Maryland’s top tax collector and president of the Senate are exchanging heated words over a proposed change that would allow some school construction and renovation funds to be used to pay for window-unit air conditioners.
The terse correspondence centers around Comptroller Peter V.R. Franchot’s public advocacy for air conditioning in Baltimore County and other jurisdictions and the belief that Miller and other legislators attempted to thwart a rule change that would provide more money for window units.
Senate President Thomas V. Mike Miller Jr. fired back in a two-page missive accusing the state’s tax collector of being more concerned with press releases than doing his job and promising a Senate hearing into the agency over $12-to-15 million that was mistakenly sent to several municipalities instead of to Montgomery County.
Franchot, in a Dec. 11 letter to Miller and House Speaker Michael E. Busch, raised the issue of changing a state policy that would free up money allocated by the Interagency Committee for Public School Construction that could be used for window-unit air conditioners in schools without more modern climate control. But Franchot complained that, just as the commission was set to approve the policy change, Timothy Maloney, a former state delegate who was appointed to the commission by Miller, asked to delay the vote.
“The notion that the leadership of the General Assembly would force a postponement of this vote … was surprising to me,” Franchot wrote to Miller and Busch. “Putting aside the irregular circumstances of the deferral, however, I am pleased with the General Assembly’s newfound interest in this important public health and safety priority. I would be happy to facilitate a discussion between the leadership of your respective chambers, and the children, families, employees and teachers who continue to suffer under conditions that none of us would ever tolerate within our own places of employment. “
Franchot has not been shy about his concern for adding air conditioning to schools, especially in Baltimore County, where the topic has been a frequent bone of contention between the comptroller and Baltimore County Executive Kevin B. Kamenetz.
The comptroller has also raised concerns about other local issues, including calling on Montgomery County to get out of the distribution and sales of liquor and move to a privatized system common in other counties in the state.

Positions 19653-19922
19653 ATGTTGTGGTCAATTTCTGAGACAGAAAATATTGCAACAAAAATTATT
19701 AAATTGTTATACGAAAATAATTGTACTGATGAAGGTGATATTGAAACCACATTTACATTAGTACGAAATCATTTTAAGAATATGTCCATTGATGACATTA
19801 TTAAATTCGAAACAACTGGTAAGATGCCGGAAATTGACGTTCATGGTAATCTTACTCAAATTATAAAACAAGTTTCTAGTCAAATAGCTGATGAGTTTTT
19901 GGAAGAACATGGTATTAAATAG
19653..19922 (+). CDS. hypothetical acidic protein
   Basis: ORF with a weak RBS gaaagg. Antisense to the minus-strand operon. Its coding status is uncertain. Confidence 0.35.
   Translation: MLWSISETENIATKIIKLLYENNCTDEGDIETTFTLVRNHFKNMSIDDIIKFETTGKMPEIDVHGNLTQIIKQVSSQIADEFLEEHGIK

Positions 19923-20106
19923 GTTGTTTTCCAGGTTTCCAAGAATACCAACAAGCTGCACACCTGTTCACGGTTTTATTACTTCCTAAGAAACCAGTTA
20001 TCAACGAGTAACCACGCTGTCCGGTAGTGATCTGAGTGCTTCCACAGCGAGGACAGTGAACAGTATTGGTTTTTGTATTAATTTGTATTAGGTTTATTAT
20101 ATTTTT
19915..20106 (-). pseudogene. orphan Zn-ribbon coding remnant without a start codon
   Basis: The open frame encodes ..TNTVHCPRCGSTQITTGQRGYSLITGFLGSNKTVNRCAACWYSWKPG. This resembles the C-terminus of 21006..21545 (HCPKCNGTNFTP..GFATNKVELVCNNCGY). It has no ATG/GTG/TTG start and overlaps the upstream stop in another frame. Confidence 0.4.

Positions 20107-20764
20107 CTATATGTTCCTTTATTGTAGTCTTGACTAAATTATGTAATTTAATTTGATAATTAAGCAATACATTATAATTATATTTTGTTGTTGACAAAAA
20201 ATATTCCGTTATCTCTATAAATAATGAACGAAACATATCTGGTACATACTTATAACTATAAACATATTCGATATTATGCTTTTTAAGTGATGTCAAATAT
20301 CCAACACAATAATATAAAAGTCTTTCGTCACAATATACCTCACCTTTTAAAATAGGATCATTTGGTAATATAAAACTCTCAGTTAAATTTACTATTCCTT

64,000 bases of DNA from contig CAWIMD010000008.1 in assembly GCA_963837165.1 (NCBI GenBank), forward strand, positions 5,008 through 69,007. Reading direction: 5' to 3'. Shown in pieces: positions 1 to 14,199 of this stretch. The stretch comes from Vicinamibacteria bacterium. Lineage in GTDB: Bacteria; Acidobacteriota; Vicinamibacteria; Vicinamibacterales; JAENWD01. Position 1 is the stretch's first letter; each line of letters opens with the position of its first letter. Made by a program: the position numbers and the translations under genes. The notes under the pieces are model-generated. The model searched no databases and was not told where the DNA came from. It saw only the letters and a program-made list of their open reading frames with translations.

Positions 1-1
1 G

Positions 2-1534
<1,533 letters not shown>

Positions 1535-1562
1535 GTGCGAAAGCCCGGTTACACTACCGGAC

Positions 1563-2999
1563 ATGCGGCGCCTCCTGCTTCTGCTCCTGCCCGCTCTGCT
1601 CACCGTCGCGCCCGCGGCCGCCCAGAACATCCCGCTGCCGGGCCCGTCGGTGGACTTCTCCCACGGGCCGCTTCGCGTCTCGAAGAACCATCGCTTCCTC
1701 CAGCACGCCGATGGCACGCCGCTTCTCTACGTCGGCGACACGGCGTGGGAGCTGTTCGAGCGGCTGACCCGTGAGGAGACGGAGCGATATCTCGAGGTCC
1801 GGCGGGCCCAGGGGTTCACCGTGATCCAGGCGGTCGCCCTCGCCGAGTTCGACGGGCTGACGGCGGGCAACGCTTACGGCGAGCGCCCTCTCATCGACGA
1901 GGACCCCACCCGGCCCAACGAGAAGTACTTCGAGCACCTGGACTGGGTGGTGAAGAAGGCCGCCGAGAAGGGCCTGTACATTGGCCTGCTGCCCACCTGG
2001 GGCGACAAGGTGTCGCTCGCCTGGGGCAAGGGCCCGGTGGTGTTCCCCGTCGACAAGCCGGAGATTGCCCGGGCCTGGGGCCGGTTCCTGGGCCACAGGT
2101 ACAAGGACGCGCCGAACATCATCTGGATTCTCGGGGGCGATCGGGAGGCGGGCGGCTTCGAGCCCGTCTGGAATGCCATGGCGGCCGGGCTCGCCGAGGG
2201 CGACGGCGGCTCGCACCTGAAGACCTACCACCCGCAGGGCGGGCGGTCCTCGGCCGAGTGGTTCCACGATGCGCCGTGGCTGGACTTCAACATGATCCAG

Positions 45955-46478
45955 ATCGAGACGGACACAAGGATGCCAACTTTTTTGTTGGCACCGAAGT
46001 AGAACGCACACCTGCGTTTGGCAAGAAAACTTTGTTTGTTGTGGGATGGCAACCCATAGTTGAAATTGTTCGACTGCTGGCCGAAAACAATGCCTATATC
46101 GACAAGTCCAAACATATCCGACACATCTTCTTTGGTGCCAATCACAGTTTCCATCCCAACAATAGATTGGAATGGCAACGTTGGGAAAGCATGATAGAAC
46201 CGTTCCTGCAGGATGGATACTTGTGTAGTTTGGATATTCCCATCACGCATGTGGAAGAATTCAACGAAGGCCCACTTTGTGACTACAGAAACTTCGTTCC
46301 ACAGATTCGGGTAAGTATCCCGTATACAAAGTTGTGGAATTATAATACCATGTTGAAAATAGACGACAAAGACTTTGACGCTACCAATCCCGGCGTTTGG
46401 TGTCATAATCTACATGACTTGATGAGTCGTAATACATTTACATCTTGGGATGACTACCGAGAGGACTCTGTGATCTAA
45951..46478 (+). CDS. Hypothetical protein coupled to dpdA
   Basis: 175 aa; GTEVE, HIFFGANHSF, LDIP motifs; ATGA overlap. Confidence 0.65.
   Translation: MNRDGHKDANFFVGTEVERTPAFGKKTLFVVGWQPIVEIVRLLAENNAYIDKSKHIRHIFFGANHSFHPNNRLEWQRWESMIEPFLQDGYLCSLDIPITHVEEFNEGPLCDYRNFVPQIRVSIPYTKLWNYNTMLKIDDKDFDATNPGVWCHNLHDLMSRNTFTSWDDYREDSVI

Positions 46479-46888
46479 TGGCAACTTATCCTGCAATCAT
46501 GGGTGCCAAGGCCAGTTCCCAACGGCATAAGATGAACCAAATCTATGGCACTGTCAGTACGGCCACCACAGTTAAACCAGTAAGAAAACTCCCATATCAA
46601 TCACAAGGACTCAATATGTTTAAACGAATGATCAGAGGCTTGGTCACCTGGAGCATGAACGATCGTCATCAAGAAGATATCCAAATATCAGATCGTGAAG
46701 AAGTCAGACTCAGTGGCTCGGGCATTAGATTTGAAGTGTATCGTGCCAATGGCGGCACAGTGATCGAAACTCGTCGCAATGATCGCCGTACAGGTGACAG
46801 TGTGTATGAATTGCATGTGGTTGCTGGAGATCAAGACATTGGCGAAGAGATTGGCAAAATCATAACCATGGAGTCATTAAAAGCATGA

But Miller fired back Wednesday, saying that the comptroller shouldn’t be surprised that legislators want to review the proposed policy change and that the Franchot was more interested in seeking attention than doing his job.
“As tax collector for the state, it is indeed fortunate that you do not have to worry about the bigger picture at either the state or local level and can simply harangue others about whatever pops into your head every other Wednesday at the Board of Public Works,” Miller wrote. “While you can print press releases, you cannot print the money from your ivory tower on Calvert Street to address all of the issues or needs in the state.”
Miller also raised concerns about a Washington Post report highlighting $12 million to $15 million in overpayments from the comptroller’s office to municipal governments in Montgomery County — money that was supposed to go to Montgomery County government instead.
“Your attention to local government affairs in places like Baltimore County and Montgomery County is clearly distracting you from your constitutionally mandated responsibilities,” Miller wrote. “Given the severity of the issues, a hearing is certainly warranted early in the 2016 legislative session to examine the extent of the problem your office is experiencing in carrying out your responsibilities.”
This is not the first time Miller and Franchot have locked horns.
In 2008, Franchot accused Miller, a supporter of expanded gambling in the state, of slashing the comptroller’s budget and eliminating the positions of two senior advisers in retaliation for Franchot’s opposition to the state’s expansion into slot machine gambling.
Gambling was a central issue again in 2012, when Franchot publicly called for Miller to step down after accusing the Senate president of holding up approval of the state budget that year in order to get a deal done on a bill that would add a casino to the five already in Maryland. The standoff resulted in two special sessions: one to pass a budget and a second that resulted in a bill that ultimately paved the way for the MGM casino at National Harbor.
It’s a safe bet these two won’t be exchanging Christmas cards this year.